In 2016, Dutch bank ABN AMRO realized it needed to make a change in its commercial lending operations. Key parts of the company’s internal process for providing loans to small and medium-sized enterprise (SME) borrowers went smoothly: It knew how to manage risk and when to extend credit to customers.
But other parts were more troublesome, like the four to six weeks it often took for a prospective borrower to get a loan decision, and a clunky and often frustrating onboarding process. “We knew we had to start innovating a fully digital lending process,” says Patrick Pfaff, ABN AMRO’S director of commercial banking clients. And just to increase the degree of difficulty, Pfaff wanted ABN AMRO to be the first of the big banks to set this new fully digital lending proposition up in the market. In reality it meant building a digital product from scratch in nine months.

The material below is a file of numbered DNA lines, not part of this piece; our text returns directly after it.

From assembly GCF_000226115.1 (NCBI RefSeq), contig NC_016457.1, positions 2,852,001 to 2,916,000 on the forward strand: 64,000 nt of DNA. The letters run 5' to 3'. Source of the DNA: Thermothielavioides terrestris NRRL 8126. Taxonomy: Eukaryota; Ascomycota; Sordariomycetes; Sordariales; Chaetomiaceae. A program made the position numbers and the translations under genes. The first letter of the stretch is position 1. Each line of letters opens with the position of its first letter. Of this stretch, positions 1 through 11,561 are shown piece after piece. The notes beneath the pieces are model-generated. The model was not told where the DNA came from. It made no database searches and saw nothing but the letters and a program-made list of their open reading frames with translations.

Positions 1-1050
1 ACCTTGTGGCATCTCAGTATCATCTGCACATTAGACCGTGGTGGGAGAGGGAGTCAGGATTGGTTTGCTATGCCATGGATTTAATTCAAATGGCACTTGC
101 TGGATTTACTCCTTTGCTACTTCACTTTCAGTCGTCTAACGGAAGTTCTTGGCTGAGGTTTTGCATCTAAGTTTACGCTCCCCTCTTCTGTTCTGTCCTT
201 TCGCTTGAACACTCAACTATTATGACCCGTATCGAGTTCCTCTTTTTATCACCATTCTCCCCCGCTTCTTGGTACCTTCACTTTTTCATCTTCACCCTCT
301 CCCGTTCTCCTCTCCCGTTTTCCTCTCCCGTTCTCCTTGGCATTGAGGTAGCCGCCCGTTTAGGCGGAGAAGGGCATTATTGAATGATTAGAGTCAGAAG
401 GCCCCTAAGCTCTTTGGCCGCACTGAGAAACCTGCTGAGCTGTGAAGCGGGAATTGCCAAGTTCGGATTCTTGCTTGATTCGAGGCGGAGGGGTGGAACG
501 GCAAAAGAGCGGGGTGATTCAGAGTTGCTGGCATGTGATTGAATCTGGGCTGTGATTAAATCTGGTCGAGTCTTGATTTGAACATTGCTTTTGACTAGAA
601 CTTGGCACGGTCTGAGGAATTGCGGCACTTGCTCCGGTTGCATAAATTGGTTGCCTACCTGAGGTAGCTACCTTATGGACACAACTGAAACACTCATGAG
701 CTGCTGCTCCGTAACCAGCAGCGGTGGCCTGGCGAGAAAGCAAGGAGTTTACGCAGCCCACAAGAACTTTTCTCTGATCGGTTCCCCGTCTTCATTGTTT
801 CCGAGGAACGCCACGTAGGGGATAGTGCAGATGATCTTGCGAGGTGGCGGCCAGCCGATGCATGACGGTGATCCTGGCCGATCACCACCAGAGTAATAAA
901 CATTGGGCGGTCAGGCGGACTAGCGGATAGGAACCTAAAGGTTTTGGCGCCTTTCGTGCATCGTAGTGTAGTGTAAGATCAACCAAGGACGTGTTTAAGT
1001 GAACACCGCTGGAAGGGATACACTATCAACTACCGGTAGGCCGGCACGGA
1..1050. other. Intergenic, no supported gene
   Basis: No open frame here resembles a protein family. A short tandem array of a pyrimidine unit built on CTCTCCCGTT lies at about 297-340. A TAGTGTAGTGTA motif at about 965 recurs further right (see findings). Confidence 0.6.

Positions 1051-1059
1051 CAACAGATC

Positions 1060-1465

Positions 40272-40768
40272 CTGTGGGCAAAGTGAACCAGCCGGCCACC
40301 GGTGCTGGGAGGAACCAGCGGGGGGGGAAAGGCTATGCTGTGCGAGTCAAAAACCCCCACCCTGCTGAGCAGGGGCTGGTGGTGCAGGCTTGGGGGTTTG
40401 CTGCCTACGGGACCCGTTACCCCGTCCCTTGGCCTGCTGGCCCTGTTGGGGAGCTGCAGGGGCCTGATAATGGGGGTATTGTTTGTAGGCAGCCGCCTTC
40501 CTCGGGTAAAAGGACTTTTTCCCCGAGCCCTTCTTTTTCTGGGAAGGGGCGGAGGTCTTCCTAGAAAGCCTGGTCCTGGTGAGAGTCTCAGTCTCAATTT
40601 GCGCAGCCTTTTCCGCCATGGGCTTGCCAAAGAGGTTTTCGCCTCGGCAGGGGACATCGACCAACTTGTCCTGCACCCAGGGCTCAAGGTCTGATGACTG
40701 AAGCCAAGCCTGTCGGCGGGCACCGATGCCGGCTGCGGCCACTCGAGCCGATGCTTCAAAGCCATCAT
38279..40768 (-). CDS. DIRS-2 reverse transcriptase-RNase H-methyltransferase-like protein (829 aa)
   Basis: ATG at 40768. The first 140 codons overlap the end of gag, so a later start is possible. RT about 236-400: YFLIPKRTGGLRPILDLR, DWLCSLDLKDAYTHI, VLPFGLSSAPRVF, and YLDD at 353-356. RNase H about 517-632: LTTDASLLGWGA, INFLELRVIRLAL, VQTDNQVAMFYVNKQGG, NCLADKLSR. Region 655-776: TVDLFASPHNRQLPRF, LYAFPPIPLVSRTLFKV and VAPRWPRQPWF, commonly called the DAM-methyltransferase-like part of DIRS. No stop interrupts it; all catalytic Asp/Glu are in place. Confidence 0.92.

Creating a new standalone operation quickly is hard enough for any business, let alone for a large Dutch incumbent. Such types of fast-paced digital transformations are generally more suited to startup firms, whose size and youth allow them a level of agility that larger companies are hard pressed to match.
But that doesn’t have to be the case, says Vinayak HV, a senior partner at global consulting firm McKinsey & Company specializing in digital business building. “None of this is out of reach for incumbents,” he says.